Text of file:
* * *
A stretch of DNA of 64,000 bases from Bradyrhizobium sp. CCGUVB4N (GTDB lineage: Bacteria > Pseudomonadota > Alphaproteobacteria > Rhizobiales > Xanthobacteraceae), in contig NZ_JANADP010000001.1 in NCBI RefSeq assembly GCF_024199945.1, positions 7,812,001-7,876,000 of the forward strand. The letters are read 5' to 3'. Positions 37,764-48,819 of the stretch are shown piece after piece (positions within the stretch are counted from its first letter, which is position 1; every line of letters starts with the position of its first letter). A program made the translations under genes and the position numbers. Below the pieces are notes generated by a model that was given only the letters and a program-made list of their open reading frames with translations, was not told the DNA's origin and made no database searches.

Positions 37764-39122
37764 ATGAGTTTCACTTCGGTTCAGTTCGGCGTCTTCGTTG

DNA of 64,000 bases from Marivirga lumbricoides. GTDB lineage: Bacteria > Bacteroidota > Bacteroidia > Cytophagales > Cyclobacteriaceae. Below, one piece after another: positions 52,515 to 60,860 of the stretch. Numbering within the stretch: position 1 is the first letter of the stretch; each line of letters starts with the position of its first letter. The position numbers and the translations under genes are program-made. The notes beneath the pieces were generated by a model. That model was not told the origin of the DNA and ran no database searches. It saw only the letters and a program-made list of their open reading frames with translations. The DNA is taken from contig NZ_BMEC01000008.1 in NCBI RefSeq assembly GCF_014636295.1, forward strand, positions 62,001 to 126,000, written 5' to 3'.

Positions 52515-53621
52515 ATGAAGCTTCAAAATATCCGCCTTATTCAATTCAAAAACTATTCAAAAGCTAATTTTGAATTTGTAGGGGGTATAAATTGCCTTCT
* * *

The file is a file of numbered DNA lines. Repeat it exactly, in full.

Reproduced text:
A stretch of DNA of 64,000 bases from Bradyrhizobium sp. CCGUVB4N (GTDB lineage: Bacteria > Pseudomonadota > Alphaproteobacteria > Rhizobiales > Xanthobacteraceae), in contig NZ_JANADP010000001.1 in NCBI RefSeq assembly GCF_024199945.1, positions 7,812,001-7,876,000 of the forward strand. The letters are read 5' to 3'. Positions 37,764-48,819 of the stretch are shown piece after piece (positions within the stretch are counted from its first letter, which is position 1; every line of letters starts with the position of its first letter). A program made the translations under genes and the position numbers. Below the pieces are notes generated by a model that was given only the letters and a program-made list of their open reading frames with translations, was not told the DNA's origin and made no database searches.

Positions 37764-39122
37764 ATGAGTTTCACTTCGGTTCAGTTCGGCGTCTTCGTTG

DNA of 64,000 bases from Marivirga lumbricoides. GTDB lineage: Bacteria > Bacteroidota > Bacteroidia > Cytophagales > Cyclobacteriaceae. Below, one piece after another: positions 52,515 to 60,860 of the stretch. Numbering within the stretch: position 1 is the first letter of the stretch; each line of letters starts with the position of its first letter. The position numbers and the translations under genes are program-made. The notes beneath the pieces were generated by a model. That model was not told the origin of the DNA and ran no database searches. It saw only the letters and a program-made list of their open reading frames with translations. The DNA is taken from contig NZ_BMEC01000008.1 in NCBI RefSeq assembly GCF_014636295.1, forward strand, positions 62,001 to 126,000, written 5' to 3'.

Positions 52515-53621
52515 ATGAAGCTTCAAAATATCCGCCTTATTCAATTCAAAAACTATTCAAAAGCTAATTTTGAATTTGTAGGGGGTATAAATTGCCTTCT